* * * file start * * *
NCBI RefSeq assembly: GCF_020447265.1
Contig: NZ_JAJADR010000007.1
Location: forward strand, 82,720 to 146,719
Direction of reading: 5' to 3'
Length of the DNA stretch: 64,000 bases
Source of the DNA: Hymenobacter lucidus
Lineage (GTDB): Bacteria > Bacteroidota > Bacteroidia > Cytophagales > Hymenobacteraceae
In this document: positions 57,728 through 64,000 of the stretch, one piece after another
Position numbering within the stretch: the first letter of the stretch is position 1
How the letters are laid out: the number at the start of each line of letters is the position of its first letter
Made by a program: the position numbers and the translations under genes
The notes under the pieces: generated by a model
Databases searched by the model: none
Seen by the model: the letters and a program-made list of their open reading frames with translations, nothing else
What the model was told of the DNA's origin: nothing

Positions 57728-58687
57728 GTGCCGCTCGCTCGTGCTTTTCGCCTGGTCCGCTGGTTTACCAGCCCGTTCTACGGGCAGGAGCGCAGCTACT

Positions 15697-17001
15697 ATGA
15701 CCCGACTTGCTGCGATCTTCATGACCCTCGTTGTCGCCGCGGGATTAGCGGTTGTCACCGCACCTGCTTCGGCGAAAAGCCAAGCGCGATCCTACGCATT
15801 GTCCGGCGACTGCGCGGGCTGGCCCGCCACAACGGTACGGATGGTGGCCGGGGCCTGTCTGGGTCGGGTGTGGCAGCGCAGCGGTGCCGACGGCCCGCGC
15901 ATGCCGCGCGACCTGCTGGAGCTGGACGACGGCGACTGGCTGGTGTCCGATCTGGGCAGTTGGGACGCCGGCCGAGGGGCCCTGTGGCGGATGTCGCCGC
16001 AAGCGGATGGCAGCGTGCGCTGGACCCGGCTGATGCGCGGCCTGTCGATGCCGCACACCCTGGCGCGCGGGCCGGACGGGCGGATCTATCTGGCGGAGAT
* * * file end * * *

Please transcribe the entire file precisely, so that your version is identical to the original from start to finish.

NCBI RefSeq assembly: GCF_020447265.1
Contig: NZ_JAJADR010000007.1
Location: forward strand, 82,720 to 146,719
Direction of reading: 5' to 3'
Length of the DNA stretch: 64,000 bases
Source of the DNA: Hymenobacter lucidus
Lineage (GTDB): Bacteria > Bacteroidota > Bacteroidia > Cytophagales > Hymenobacteraceae
In this document: positions 57,728 through 64,000 of the stretch, one piece after another
Position numbering within the stretch: the first letter of the stretch is position 1
How the letters are laid out: the number at the start of each line of letters is the position of its first letter
Made by a program: the position numbers and the translations under genes
The notes under the pieces: generated by a model
Databases searched by the model: none
Seen by the model: the letters and a program-made list of their open reading frames with translations, nothing else
What the model was told of the DNA's origin: nothing

Positions 57728-58687
57728 GTGCCGCTCGCTCGTGCTTTTCGCCTGGTCCGCTGGTTTACCAGCCCGTTCTACGGGCAGGAGCGCAGCTACT

Positions 15697-17001
15697 ATGA
15701 CCCGACTTGCTGCGATCTTCATGACCCTCGTTGTCGCCGCGGGATTAGCGGTTGTCACCGCACCTGCTTCGGCGAAAAGCCAAGCGCGATCCTACGCATT
15801 GTCCGGCGACTGCGCGGGCTGGCCCGCCACAACGGTACGGATGGTGGCCGGGGCCTGTCTGGGTCGGGTGTGGCAGCGCAGCGGTGCCGACGGCCCGCGC
15901 ATGCCGCGCGACCTGCTGGAGCTGGACGACGGCGACTGGCTGGTGTCCGATCTGGGCAGTTGGGACGCCGGCCGAGGGGCCCTGTGGCGGATGTCGCCGC
16001 AAGCGGATGGCAGCGTGCGCTGGACCCGGCTGATGCGCGGCCTGTCGATGCCGCACACCCTGGCGCGCGGGCCGGACGGGCGGATCTATCTGGCGGAGAT